To best understand the problem, let’s understand the code around it by running through a test case and emulating the need for it.

Go to the OGG video here.
Why a debate from Davos 2012 on Capitalism? Because it’s under Creative Commons and ~70 MB. The length and the size are important, you’ll see why.

What you see now is the video slowly buffer up from start to the 26th minute. When a video buffers, it is simply downloading some “video data” required to play it to your computer, so that when you seek any portion of it, the player can get to it easily. Now as the video loads, click around in the timebar in some unbuffered areas and wait for the video to load up. Try doing this a few times.

Now go to a second video here. This is a desktop recording of me doing the exact same thing that you are, but of an intentionally hijacked build of Firefox. As you can see, when I click on a part of the video, the frame that loads up is choppy and blocky everytime without fail, as opposed to yours which is smooth. To understand why this happens, read on. Also remember this point as point [1], which I will refer back to.

Our current usecase occurs in the method SeekInUnbuffered() in nsOggReader.cpp. It does so like this:

if (HasVideo() && mTheoraState) {
keyframeOffsetMs = mTheoraState->MaxKeyframeOffset();
}

Alright, so this means that when a user “seeks in unbuffered”, or clicks a part of the video timeline that has not yet buffered, the codec, upon some conditions, tries to calculate the ‘keyframe offset’ in milliseconds.

If we look inside the method in question, MaxKeyframeOffset(), we see this

PRInt64 d = 0;
MulOverflow(USECS_PER_S, mInfo.fps_denominator, d);
frameDuration = d / mInfo.fps_numerator;

So what seems to be happening here is that MaxKeyFrameOffset is being set based on the calculation mInfo.fps_denomicator x USECS_PER_S.

mInfo.fps_denomicator is, as the name suggests, the denominator of the fps (frames per second) the video plays at, and USECS_PER_S is the number of microseconds in a second, or 1000000.

The product of these is stored in the PRInt64 type ‘d’, which is then used to calculate the frameDuration, and subsequently MaxKeyFrameOffset. But notice that d is a 64-bit Integer, and multiplication overflows can occur if the FPS of the video is large enough. This would result in ‘d’ being a 0, and hence the MaxFrameOffset also being 0. So why would this produce the broken video buffers demonstrated at [1]?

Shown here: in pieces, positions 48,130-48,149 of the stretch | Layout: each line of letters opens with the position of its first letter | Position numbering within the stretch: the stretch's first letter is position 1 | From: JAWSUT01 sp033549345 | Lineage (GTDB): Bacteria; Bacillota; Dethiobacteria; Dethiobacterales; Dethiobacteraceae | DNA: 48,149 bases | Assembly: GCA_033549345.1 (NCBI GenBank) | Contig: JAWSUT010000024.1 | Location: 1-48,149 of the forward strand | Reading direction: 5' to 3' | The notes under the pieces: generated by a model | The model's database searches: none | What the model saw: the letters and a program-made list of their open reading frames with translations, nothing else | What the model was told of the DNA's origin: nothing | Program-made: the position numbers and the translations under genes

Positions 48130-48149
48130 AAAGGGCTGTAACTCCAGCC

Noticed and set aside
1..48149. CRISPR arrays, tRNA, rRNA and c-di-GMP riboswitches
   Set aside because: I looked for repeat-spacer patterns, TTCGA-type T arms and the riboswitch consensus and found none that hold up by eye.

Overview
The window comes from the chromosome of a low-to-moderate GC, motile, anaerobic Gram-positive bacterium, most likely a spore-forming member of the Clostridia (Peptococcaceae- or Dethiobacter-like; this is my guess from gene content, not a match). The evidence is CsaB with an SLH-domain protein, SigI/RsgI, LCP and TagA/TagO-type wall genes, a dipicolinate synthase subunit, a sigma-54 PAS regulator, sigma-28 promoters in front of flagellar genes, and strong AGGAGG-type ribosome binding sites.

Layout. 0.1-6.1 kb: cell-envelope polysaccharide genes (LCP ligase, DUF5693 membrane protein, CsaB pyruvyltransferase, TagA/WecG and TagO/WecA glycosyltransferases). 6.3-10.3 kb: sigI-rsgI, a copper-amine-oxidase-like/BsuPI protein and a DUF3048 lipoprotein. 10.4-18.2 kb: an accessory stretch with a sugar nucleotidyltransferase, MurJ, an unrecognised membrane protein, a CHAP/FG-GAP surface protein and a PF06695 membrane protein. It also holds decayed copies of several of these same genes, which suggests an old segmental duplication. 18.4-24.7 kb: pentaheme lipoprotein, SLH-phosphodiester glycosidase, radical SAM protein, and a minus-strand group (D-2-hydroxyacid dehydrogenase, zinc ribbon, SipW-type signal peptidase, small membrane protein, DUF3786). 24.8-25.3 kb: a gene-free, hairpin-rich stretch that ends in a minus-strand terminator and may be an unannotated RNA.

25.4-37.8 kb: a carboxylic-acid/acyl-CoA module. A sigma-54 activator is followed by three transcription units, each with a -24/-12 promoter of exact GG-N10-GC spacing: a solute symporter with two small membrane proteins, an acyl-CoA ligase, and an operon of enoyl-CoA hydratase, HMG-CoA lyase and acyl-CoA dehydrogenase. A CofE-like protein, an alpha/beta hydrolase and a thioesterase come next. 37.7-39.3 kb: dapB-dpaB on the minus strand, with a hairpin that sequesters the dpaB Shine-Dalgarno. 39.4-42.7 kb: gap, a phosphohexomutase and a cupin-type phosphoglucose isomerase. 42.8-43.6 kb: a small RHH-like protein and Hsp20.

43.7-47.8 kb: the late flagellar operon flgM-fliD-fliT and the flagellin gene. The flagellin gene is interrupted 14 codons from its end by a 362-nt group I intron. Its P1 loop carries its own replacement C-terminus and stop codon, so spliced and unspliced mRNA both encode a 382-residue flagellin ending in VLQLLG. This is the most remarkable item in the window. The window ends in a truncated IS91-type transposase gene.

This has to do with some of the information that OGG videos carry. One piece of the data is called the Skeleton. This gives a keyframe by keyframe structure to the video, such that the location of all keyframes is known by the skeleton. When a user seeks any given frame, the player uses what’s called a “bisection search” to determine the closest keyframe, and play the video from there. Some videos don’t have skeletons, in which case the player cannot correctly determine the closest keyframe, as in our case. When this happens, and a bisection search is impossible, a MaxKeyframeOffset is sougth. In some cases, while this is being calculated, our d would be 0. In such a case the player will render the closest frame which, by virtue of not being a keyframe, looks messy and choppy.

This occurrence is rare; it would happen only in videos where a multiplication overflow is likely to occur (or where the FPS is really high), and where a skeleton does not exist. Software such as ffmpeg2theora today, by default generate a skeleton for any video they process, but this was not the case until early 2011. The demo video that I produced in [1] was produced with ffmpeg2theora with the parameter –no-skeleton. It’s size and length enable us to experiment with it and increase the probability of the bug occurring. Like I mentioned earlier though, the bug here is EMULATED. I built a copy of Firefox in which I forced d to be always 0, and hence we see what would happen when the overflow would occur.

Fun stuff!

But our specific bug is a little less interesting. All it says is that the MulOverflow64() is not needed as one of the two numbers involved is 32-bit. The solution to that is simple, as included in my patch, but to really understand what was going on and why I was doing what I was doing required me to understand the above. Thought I’d share it.

Firefox mochitest: test_fullscreen

At first I was like :(

But then I was like :)